‘Star Trek-like shields’: New radiation belt protects Earth from ‘killer electrons’
Surrounded by radiation belts, Earth is being protected by an invisible shield that stops high-speed “killer electrons,” scientists have found after taking a closer look at the Van Allen belt 7,200 miles above our planet.
“Somewhat like the shields created by force fields on Star Trek that were used to repel alien weapons, we are seeing an invisible shield blocking these electrons,” the study’s lead author, Daniel Baker of the University of Colorado’s Laboratory for Atmospheric and Space Physics explained. “It’s an extremely puzzling phenomenon.”
This previously unknown phenomenon has been discovered by probes aimed at examining the so-called Van Allen belts, zones of donut-shaped rings around our planet.
Until March 2013, scientists assumed there were only two belts, filled with high-energy electrons and protons, surrounding Earth.
However, a NASA-launched probe detected that there was a third belt in between the two.
The outer Van Allen belt is about 25,000 miles (40, 000 km) above the Earth, while the inner one can dip as low as 600 miles, close to the plasmasphere. The newly discovered barrier is 7,200 miles or 11, 500 km above Earth. But it seems to fluctuate in response to space weather.
These “killer electrons” travel at near light-speed of around 100,000 miles per second and are capable of damaging space electronics and can put astronauts in danger. But this third belt stops them from moving towards Earth’s atmosphere.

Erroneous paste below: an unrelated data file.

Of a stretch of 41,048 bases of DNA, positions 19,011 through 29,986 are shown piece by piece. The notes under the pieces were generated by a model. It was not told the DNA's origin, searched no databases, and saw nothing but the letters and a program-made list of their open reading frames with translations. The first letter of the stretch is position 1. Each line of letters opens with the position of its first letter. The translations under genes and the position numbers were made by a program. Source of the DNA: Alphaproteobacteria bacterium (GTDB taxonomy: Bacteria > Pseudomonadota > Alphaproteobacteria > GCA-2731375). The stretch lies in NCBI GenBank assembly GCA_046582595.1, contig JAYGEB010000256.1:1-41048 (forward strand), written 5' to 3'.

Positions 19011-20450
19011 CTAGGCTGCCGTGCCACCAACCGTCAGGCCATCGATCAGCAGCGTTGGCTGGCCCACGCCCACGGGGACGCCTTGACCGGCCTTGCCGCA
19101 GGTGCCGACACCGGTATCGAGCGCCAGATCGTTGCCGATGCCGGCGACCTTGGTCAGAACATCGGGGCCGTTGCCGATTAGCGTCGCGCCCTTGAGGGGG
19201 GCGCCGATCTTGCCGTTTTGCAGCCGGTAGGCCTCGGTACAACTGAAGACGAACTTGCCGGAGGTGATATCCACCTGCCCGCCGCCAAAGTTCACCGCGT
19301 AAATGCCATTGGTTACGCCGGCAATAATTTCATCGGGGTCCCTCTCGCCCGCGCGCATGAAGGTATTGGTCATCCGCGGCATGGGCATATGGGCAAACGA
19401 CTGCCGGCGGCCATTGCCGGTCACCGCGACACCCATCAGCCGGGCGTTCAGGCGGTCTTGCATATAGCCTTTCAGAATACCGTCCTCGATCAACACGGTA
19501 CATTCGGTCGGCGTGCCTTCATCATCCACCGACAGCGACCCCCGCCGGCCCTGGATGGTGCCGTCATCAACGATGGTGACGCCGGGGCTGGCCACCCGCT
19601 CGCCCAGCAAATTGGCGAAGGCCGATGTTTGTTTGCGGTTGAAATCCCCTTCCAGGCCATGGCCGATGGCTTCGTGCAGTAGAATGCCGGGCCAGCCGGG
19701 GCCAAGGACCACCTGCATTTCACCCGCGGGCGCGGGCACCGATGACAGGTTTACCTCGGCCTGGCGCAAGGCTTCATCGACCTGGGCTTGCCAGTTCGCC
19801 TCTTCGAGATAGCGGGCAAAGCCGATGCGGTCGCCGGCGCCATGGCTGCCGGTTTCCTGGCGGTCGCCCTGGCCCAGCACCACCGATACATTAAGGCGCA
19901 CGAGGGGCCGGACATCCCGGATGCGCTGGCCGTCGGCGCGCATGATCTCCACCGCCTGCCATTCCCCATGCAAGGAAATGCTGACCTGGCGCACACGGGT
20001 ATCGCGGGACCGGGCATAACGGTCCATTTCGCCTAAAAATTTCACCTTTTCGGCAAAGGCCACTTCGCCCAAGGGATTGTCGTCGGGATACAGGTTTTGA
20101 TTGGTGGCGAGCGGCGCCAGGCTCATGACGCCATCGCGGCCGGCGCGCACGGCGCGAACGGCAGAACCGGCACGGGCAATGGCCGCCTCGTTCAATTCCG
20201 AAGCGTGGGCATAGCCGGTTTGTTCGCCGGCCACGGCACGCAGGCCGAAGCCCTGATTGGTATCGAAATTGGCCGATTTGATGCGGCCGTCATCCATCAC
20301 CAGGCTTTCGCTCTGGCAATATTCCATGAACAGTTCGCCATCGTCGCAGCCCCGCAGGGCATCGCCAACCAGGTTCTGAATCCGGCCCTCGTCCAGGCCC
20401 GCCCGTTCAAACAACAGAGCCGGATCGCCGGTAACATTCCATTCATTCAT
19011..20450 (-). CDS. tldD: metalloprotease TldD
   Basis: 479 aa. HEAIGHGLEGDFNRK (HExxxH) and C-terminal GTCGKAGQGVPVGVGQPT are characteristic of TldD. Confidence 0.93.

“It’s almost like these electrons are running into a glass wall in space,” Baker said.
Previously the team thought the electrons drifted into Earth’s upper atmosphere, where they were wiped out by air molecules.
Baker’s colleague on the study, co-author and associate director of MIT’s Haystick Observatory, John Foster, says: "It's like looking at the phenomenon with new eyes, with a new set of instrumentation, which give us the detail to say, 'Yes, there is this hard, fast boundary.'"
Scientists have also looked at a number of scenarios that could create and maintain such a barrier.
The team initially thought that the barrier was created by the Earth’s magnetic fields, which exist to send protons and electrons back and forth from one magnetic pole to another. It was mooted that Earth’s manmade communications could be creating some type of scattering effect.
Baker believes both explanations don’t hold any water and that the key to understanding the barrier will lie in closer, thorough studies of the Van Allen belts.
"I think the key here is to keep observing the region in exquisite detail, which we can do because of the powerful instruments on the Van Allen probes. If the sun really blasts Earth's magnetosphere with a coronal mass ejection (CME), I suspect it will breach the shield for a period of time," Baker adds.
His work was published in the November 27 issue of the journal Nature.